Going off of the standard set up, we have $N$ observations and $P$ predictors stored in the data matrix $\mathbf{X} = \{ x_{i,j} \}$ for $i = 1, \ldots, N$ and $j = 1, \ldots, P$. The response is given by the vector $\mathbf{y} = (y_1, \ldots, y_n)$. The coefficients are given by $\beta_0$ (the intercept) and $\boldsymbol{\beta} = (\beta_1,\ldots,\beta_P)$.

In the case of using regularization (here the lasso) for linear regression, we have to minimize $$ Q(\beta_0, \boldsymbol{\beta}) = \frac{1}{2N} \| \mathbf{y} - \beta_0 \mathbf{1}- \mathbf{X} \boldsymbol{\beta} \|_2^2 + \lambda \| \boldsymbol{\beta} \|_1. $$

However, in the literature, it is almost always the case that both $\mathbf{X}$ and $\mathbf{y}$ have been centered, so $\beta_0$ can be removed from the model. That is, $$ Q(\beta_0, \boldsymbol{\beta}) = \frac{1}{2N} \| \mathbf{y} - \mathbf{X} \boldsymbol{\beta} \|_2^2 + \lambda \| \boldsymbol{\beta} \|_1. $$

$\beta_0$ is then estimated as $$ \hat{\beta}_0 = \frac{1}{N} \sum_{i=1}^N y_i. $$

However, Tibshirani (1996) says (on page 23) that for logistic regression, "we can no longer eliminate the intercept by centering the response."

The lasso for logistic regression minimizes $$ Q(\beta_0, \boldsymbol{\beta}) = \frac{1}{N} \sum_{i=1}^N \Big[ \log \left(1 + e^{\beta_0 + \boldsymbol{x}_i^T \boldsymbol{\beta}} \right) - y_i \big(\beta_0 + \boldsymbol{x}_i^T \boldsymbol{\beta} \big)\Big] + \| \boldsymbol{\beta} \|_1, $$ the regularized negative log-likelihood.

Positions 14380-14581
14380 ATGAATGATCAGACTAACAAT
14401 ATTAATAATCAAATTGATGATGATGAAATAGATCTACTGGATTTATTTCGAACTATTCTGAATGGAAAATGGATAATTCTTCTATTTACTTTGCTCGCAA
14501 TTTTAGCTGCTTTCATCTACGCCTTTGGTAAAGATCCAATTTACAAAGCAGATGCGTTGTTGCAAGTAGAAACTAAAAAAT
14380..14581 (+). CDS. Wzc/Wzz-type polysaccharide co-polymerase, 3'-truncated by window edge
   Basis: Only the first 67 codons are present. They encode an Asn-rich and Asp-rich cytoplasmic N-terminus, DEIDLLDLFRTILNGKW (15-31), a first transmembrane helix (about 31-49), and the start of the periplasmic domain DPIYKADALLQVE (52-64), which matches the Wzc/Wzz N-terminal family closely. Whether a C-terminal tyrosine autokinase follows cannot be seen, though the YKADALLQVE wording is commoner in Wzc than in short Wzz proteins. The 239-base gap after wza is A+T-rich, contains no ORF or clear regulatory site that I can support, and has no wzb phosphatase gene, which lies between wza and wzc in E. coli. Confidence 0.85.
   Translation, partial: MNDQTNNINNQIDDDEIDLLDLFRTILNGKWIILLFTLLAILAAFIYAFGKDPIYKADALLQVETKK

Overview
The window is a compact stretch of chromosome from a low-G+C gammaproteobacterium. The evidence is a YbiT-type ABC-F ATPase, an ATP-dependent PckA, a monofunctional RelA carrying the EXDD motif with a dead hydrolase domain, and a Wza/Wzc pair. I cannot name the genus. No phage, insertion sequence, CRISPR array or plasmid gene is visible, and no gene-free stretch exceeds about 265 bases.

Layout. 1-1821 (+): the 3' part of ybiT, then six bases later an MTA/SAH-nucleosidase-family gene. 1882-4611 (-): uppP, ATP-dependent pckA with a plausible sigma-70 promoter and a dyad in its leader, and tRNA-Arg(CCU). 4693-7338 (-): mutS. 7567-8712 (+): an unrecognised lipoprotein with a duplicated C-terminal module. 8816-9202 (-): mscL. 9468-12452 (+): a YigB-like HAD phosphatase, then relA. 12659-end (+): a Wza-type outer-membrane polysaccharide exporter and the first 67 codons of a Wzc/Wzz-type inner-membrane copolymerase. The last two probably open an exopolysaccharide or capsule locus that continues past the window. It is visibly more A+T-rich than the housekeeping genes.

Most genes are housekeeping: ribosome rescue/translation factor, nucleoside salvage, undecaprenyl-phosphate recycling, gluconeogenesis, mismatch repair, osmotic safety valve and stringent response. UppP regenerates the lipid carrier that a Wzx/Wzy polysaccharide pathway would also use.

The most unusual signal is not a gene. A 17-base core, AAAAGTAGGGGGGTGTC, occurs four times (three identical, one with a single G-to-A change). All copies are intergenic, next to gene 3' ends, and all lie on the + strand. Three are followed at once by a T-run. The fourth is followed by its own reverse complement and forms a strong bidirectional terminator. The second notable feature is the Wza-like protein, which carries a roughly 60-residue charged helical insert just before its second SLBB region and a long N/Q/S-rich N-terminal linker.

How is the intercept estimated in this setting?


This question is too vague, so as an attempt to elaborate, I would like to know:

  • Since we are not imposing a penalty on $\beta_0$, will $\hat{\beta}_0^{lasso}$ be the same as $\hat{\beta}_0^{log}$?
  • If so, is there some special way this $\beta_0$ is chosen like for linear regression?
  • If not, how does the $\hat{\beta}_0$ change because of regularization?
  • 2
    $\begingroup$ Your penultimate sentence provides the answer: optimize $Q(\beta_0, \beta)$. That is, both $\beta_0, \beta$ are optimized simultaneously. Can you elaborate on where you run into problems? $\endgroup$
    – Sycorax
    Commented Aug 3, 2019 at 23:34
  • $\begingroup$ @Sycorax I'm sorry if my question sounds a little vague, I guess I am just looking for an intuitive understanding for this. I will edit my question. $\endgroup$
    – akenny430
    Commented Aug 4, 2019 at 1:45

1 Answer 1


For your three questions:

  • Since the estimation of any parameter in the model also depends on the other variables/values of the other parameters in the model, there is no reason to expect that $\hat{\beta}_0^{lasso}$ will equal $\hat{\beta}_0^{log}$.

This is clear from the version of the normal equations for logistic regression that you can find in this answer: When is logistic regression solved in closed form?.

  • No, the intercept must be estimated iteratively together with the other parameters.

  • I don't think much can be said in general. If the constant vector consisting only of 1's which represent the intercept in the matrix formulation of the model, is orthogonal or closely so to the other predictors, probably not much. Otherwise could change a lot, I guess. Look at examples.


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